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When a system with hybrid architecture has been chosen and the existing software is to be ported to a platform with graphics accelerators, the following steps should be accomplished:

  • Step 1. Profile the application. Evidently, only the bottlenecks rather than the full application are to be ported to GPU. Once revealed, such bottlenecks enable to define the general scope of the project as well as to forecast the achievable performance gain.

  • Step 2. Make some changes in the algorithm and data structures. In most cases, if the application has already been parallelized, the structures and classes as well as the algorithm itself should be slightly modified, e.g. to shift from the Array-Of-Structures pattern to the Structure-Of-Arrays one. However, if the level of parallelization is not high enough, you will have to ask some industry expert for advice and to select a new yet similar algorithm.

  • Step 3. Port to GPU all application bottlenecks as well as a small part of ‘general’ code since in most cases the calls of ‘high’ kernels are intermitted by some data preparation. Being entirely accomplished by CPU such a preparation will lead to numerous exchanges between CPU and GPUs thus resulting in 20 to 50 per cent (or even more) decrease in application performance.

  • Step 4. Make a ‘deep’ optimization of GPGPU kernels that seem to be the major bottlenecks. When the achieved performance gain is not high enough, the flexibility of CUDA architecture provides the developers with a broad range of techniques for its augmentation including asynchronous replication, the tuning of kernels to a particular GPU, the use of a dynamically shared memory, etc. However, such methods should be applied only to problematic kernels that appear to become new application bottleneck.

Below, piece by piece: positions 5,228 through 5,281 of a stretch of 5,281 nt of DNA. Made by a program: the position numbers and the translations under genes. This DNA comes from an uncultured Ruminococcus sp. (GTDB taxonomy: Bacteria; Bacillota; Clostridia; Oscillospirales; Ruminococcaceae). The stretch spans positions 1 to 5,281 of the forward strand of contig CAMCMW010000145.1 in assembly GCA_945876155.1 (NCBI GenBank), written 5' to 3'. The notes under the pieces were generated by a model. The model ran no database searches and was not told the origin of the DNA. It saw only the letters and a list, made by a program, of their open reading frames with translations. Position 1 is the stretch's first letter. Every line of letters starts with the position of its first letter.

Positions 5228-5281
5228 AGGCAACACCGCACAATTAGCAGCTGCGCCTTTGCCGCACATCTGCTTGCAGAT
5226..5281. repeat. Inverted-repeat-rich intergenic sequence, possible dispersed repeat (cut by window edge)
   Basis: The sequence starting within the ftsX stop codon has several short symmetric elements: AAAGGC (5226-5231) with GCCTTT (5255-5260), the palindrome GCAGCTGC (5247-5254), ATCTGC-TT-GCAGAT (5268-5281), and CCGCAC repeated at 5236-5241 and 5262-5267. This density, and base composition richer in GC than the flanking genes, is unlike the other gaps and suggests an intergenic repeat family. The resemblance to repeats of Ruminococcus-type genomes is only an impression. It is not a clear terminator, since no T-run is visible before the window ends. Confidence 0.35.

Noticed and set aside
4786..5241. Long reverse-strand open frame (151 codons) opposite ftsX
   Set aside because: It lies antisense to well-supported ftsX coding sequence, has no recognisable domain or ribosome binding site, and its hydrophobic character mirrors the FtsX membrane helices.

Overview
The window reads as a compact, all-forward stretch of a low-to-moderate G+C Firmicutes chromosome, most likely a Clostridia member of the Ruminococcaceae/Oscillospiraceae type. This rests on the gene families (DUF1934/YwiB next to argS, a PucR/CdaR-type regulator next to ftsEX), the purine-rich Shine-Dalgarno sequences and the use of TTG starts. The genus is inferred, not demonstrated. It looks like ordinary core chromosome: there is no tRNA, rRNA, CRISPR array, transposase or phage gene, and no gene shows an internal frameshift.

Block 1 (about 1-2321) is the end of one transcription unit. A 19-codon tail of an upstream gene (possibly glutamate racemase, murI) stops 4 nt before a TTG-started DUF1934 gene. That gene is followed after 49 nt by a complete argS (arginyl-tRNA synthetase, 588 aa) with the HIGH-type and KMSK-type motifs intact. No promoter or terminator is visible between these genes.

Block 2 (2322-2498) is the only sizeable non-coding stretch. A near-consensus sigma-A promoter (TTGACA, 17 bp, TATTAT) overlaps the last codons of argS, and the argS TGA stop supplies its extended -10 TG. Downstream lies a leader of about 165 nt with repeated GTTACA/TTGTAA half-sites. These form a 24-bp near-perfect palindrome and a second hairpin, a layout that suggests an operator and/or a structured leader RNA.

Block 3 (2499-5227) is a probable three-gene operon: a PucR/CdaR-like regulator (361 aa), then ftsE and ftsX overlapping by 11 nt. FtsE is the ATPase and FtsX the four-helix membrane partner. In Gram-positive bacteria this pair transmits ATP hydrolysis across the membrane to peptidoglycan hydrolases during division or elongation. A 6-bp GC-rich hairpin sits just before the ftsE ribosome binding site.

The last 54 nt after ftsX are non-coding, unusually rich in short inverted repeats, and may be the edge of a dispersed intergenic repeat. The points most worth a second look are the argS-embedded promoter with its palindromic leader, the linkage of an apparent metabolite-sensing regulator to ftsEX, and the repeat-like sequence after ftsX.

• Step 5. Analyze the efficiency of the application after porting. This step is pivotal in decision making on purchasing new hardware for new applications. All pros and cons should be accounted for when, for example, the customer has to choose between two processor units with three Tesla cards in each and four units each equipped with only two Tesla cards. In such a case, some additional benchmarking is inevitable but it could be easily justified by the ability to save thousands or even dozens of thousands of dollars.

The experts of ttgLabs will readily accomplish the complete set of these activities or some of the abovementioned steps provided the previous contractor was underqualified. Our solid experience in software optimization for GPGPU has been implemented in a set of auxiliary libraries. We use these libraries to offer our customers some additional unique services for free.

For instance, after Step 1 the customer gets a software assembly which, once the application stops, generates an HTML report with the estimation of performance gain in the GPU version compared with the existing one. On the Step 4, we embed the ttgLib library into customer software and due to the procedures of dynamic optimization of the application and its tuning to the processed data this automatically leads to an increase in application performance by 10 to 50 percent.